And yes, we’re counting the LFA.
Let me answer the question in the headline first: yes, the LC 500 is the best Lexus ever. It outdoes the 1990 LS with a refined, luxurious cabin and a quiet, composed character. And it bests the LFA by offering 75 percent of the driving experience in a more practical, livable, package that costs literally a quarter of the price.
There's no better example of the Lexus brand, and all the things it stands for, than the LC 500. From the immaculate interior to the stunning engine, the LC is as good as Lexus gets.
A Better Lexus Than The 2011 LFA
This is, inarguably, a controversial position. The LFA is a legend that will go down as one of the last decade's great cars, a six-figure, limited-run performance masterpiece. But the LC hits most of the same bullseyes for a fraction of the price. And I'm not kidding when I say a fraction – the limited-run LFA started at $375,000, while the LC 500 costs $92,950. That's approximately 25 percent. In other words, the LFA is nearly four times the price of a new LC 500. And unless exclusivity really, really matters to you, spending four times as much doesn't quadruple the performance.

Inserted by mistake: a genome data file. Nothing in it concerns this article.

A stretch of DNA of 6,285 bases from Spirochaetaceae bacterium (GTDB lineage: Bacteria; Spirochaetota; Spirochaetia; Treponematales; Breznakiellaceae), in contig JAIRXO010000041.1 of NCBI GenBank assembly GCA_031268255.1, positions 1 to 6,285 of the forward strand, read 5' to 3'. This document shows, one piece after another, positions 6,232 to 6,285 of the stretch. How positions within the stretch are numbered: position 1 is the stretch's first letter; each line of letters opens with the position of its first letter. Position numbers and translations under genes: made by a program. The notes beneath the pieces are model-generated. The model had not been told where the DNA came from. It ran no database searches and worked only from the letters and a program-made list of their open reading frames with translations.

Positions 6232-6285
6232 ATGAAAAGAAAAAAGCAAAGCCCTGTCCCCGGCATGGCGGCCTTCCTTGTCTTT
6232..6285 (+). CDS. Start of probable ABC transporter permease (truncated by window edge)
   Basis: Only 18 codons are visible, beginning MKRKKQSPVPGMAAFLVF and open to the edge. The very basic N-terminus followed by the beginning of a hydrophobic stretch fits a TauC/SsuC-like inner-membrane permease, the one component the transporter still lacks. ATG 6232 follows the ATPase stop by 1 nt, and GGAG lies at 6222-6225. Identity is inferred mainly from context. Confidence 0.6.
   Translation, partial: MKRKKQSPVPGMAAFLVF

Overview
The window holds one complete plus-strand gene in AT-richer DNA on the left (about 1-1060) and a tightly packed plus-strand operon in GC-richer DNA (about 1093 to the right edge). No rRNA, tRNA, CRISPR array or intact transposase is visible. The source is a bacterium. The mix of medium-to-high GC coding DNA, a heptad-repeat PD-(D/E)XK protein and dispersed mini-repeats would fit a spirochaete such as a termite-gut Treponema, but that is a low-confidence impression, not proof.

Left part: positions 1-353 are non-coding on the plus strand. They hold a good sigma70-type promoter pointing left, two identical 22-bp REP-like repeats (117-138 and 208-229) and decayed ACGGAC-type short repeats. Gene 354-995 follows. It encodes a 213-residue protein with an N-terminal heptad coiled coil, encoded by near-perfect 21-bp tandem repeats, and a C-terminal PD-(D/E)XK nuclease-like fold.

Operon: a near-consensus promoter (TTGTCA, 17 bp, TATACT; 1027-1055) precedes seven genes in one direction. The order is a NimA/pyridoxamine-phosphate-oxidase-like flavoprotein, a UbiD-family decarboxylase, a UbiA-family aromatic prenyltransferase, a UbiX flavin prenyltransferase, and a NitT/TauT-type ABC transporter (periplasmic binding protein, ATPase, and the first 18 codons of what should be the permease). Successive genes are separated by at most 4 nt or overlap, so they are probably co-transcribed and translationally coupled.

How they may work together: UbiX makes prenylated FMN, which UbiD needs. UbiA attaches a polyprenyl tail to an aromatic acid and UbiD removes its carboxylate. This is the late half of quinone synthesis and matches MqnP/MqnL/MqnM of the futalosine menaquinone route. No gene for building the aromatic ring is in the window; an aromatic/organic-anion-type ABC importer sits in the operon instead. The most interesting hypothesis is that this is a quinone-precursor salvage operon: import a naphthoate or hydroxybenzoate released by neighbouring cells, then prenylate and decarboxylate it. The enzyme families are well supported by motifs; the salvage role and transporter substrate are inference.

The LFA benefitted from a stunning 4.8-liter V10 that screamed like an automotive banshee. As the story goes, it revved so quickly that a traditional tachometer couldn't keep up, so designers drew up the digital tach that now features prominently in all of Lexus F and F-Sport products. The LFA is still one of the best sounding cars in automotive history. Performance was impressive, too, with 553 horsepower ushering the slinky LFA to 60 in a scant 3.7 seconds (awfully brisk back in the early 2010s). It was light, thanks to a carbon fiber-reinforced-plastic body and impressively agile and while not pretty, the design was expressive and eye-catching in a way no Lexus had ever been before. The LFA was a legit supercar.